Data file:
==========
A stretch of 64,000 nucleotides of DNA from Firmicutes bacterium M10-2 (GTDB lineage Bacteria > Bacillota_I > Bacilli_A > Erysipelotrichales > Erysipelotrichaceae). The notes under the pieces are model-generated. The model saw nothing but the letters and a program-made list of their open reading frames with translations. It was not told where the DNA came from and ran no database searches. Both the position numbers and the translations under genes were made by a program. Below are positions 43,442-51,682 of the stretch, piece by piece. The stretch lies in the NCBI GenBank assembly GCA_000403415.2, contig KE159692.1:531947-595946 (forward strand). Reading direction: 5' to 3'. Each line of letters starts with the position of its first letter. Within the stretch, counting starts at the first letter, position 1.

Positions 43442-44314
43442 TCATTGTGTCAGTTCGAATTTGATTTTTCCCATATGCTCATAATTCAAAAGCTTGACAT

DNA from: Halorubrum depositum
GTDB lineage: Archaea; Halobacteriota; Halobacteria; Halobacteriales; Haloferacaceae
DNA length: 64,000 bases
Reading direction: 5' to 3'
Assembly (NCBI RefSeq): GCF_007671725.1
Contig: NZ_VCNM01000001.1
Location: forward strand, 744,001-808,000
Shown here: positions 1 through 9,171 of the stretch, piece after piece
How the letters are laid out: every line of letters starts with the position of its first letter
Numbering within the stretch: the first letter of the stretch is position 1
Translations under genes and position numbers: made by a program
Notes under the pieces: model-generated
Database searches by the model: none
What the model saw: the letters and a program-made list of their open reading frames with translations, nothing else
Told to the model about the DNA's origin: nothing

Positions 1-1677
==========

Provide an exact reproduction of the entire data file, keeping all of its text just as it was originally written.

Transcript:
A stretch of 64,000 nucleotides of DNA from Firmicutes bacterium M10-2 (GTDB lineage Bacteria > Bacillota_I > Bacilli_A > Erysipelotrichales > Erysipelotrichaceae). The notes under the pieces are model-generated. The model saw nothing but the letters and a program-made list of their open reading frames with translations. It was not told where the DNA came from and ran no database searches. Both the position numbers and the translations under genes were made by a program. Below are positions 43,442-51,682 of the stretch, piece by piece. The stretch lies in the NCBI GenBank assembly GCA_000403415.2, contig KE159692.1:531947-595946 (forward strand). Reading direction: 5' to 3'. Each line of letters starts with the position of its first letter. Within the stretch, counting starts at the first letter, position 1.

Positions 43442-44314
43442 TCATTGTGTCAGTTCGAATTTGATTTTTCCCATATGCTCATAATTCAAAAGCTTGACAT

DNA from: Halorubrum depositum
GTDB lineage: Archaea; Halobacteriota; Halobacteria; Halobacteriales; Haloferacaceae
DNA length: 64,000 bases
Reading direction: 5' to 3'
Assembly (NCBI RefSeq): GCF_007671725.1
Contig: NZ_VCNM01000001.1
Location: forward strand, 744,001-808,000
Shown here: positions 1 through 9,171 of the stretch, piece after piece
How the letters are laid out: every line of letters starts with the position of its first letter
Numbering within the stretch: the first letter of the stretch is position 1
Translations under genes and position numbers: made by a program
Notes under the pieces: model-generated
Database searches by the model: none
What the model saw: the letters and a program-made list of their open reading frames with translations, nothing else
Told to the model about the DNA's origin: nothing

Positions 1-1677